New User Special Price Expires in

Let's log you in.

Sign in with Facebook


Don't have a StudySoup account? Create one here!


Create a StudySoup account

Be part of our community, it's free to join!

Sign up with Facebook


Create your account
By creating an account you agree to StudySoup's terms and conditions and privacy policy

Already have a StudySoup account? Login here

Chapter 31: Fungi

by: Amelia Notetaker

Chapter 31: Fungi BYS 120

Amelia Notetaker
GPA 3.88

Preview These Notes for FREE

Get a free preview of these Notes, just enter your email below.

Unlock Preview
Unlock Preview

Preview these materials now for free

Why put in your email? Get access to more of this material and other relevant free materials for your school

View Preview

About this Document

Chapter 31 notes.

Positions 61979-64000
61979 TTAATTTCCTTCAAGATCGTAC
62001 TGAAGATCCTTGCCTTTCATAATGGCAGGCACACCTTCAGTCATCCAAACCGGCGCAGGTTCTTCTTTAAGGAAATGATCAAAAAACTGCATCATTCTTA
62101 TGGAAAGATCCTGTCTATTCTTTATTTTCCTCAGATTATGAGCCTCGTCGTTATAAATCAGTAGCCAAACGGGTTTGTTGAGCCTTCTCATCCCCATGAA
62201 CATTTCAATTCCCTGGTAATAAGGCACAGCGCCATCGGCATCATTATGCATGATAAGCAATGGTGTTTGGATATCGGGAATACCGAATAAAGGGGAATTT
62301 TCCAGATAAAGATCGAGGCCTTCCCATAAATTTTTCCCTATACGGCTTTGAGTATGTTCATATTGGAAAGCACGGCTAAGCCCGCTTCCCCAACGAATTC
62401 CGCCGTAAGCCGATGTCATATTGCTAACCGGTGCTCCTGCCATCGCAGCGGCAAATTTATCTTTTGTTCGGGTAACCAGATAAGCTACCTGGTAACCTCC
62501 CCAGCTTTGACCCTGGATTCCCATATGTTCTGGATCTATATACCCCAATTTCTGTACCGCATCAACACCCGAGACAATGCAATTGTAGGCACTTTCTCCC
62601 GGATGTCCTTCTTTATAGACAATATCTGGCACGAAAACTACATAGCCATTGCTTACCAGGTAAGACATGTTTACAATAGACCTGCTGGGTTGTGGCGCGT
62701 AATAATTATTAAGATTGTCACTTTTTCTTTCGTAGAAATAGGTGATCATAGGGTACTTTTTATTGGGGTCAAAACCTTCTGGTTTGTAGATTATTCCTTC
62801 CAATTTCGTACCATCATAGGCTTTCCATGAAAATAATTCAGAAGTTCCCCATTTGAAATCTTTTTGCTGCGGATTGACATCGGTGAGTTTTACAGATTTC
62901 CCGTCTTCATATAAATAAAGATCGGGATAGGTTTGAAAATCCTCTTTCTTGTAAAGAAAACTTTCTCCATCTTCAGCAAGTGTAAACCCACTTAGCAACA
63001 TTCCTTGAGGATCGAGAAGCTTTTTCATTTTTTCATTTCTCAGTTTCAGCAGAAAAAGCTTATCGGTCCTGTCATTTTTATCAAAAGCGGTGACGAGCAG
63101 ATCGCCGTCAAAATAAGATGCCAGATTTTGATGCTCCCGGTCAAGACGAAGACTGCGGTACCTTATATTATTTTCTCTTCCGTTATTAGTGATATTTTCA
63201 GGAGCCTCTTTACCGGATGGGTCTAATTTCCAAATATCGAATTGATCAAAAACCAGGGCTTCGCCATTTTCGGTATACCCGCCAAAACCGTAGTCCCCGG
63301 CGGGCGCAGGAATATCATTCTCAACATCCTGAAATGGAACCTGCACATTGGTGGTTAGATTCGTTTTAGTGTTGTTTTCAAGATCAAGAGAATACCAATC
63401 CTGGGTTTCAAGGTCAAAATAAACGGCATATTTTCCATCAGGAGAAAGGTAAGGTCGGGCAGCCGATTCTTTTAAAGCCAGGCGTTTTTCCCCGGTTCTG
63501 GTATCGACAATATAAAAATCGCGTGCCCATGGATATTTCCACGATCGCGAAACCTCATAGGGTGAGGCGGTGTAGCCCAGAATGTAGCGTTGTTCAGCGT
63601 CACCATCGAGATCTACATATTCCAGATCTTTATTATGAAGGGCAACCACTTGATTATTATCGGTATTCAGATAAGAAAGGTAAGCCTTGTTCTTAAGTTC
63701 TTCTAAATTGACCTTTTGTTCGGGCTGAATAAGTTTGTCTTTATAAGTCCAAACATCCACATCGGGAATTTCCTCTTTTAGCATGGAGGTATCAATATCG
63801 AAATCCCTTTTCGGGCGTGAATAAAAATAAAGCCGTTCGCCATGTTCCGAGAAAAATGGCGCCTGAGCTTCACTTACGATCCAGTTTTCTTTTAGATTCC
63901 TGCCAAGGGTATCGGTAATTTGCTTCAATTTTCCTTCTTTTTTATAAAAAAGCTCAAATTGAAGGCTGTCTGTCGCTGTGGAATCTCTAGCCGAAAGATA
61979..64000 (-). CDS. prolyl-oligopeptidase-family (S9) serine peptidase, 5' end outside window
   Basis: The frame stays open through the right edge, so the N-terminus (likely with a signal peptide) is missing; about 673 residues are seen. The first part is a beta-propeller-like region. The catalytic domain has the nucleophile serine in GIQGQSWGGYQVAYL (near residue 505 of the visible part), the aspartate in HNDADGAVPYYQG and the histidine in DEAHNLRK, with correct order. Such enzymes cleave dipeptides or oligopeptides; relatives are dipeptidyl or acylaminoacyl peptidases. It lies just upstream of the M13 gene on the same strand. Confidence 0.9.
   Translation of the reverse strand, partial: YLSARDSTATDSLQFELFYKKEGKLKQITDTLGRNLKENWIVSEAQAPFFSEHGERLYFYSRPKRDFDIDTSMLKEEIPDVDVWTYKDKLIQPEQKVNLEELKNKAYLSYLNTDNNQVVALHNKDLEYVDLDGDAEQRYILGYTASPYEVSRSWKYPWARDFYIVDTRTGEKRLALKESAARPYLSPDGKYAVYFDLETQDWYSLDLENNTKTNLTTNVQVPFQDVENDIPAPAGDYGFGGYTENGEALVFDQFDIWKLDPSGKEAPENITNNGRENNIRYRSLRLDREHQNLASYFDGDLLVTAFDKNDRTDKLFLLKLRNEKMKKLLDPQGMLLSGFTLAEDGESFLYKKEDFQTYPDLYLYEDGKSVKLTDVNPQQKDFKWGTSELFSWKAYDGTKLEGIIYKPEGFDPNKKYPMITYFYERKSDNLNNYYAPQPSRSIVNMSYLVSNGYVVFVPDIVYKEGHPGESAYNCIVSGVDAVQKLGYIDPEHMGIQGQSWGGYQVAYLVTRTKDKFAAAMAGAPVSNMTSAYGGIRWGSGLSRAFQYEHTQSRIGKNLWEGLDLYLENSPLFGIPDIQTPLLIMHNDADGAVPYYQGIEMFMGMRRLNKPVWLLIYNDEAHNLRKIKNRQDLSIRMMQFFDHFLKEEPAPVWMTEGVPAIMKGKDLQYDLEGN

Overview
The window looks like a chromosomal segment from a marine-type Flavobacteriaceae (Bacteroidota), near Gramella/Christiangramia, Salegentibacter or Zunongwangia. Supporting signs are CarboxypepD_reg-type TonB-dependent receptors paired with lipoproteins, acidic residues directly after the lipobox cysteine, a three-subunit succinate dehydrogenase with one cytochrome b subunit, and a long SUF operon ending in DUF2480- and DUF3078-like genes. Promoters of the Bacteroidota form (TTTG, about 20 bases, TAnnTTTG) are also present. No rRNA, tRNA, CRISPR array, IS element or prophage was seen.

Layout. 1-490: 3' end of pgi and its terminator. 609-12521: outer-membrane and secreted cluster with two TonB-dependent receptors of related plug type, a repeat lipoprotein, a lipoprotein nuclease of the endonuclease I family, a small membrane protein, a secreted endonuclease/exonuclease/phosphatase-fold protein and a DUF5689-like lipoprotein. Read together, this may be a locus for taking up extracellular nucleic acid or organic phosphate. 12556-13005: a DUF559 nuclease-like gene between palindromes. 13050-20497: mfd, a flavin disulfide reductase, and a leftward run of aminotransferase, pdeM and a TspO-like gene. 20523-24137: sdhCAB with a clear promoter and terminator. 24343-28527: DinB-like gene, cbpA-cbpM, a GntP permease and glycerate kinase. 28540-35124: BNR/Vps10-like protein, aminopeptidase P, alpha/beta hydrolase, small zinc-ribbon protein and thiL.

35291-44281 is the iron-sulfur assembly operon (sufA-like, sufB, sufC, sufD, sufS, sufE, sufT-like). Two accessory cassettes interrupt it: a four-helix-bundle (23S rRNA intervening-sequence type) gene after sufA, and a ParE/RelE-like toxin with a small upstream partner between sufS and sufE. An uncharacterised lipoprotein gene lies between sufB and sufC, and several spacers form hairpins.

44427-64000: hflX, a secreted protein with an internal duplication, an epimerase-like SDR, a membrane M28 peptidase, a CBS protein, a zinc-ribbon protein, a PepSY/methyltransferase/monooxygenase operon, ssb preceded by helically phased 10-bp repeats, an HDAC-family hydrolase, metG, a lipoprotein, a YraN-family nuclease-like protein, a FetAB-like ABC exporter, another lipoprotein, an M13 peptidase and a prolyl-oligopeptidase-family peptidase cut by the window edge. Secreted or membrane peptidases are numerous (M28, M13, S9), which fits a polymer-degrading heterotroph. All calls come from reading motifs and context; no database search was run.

Organismal Biology
Dr. Luciano Matzkin
Class Notes
Biology, uah, fungi, darwin, notes
25 ?




Popular in Organismal Biology

Popular in Biological Sciences

This 6 page Class Notes was uploaded by Amelia Notetaker on Tuesday December 1, 2015. The Class Notes belongs to BYS 120 at University of Alabama - Huntsville taught by Dr. Luciano Matzkin in Fall 2015. Since its upload, it has received 94 views. For similar materials see Organismal Biology in Biological Sciences at University of Alabama - Huntsville.

Popular in Biological Sciences


Reviews for Chapter 31: Fungi


Report this Material


What is Karma?


Karma is the currency of StudySoup.

You can buy or earn more Karma at anytime and redeem it for class notes, study guides, flashcards, and more!

Date Created: 12/01/15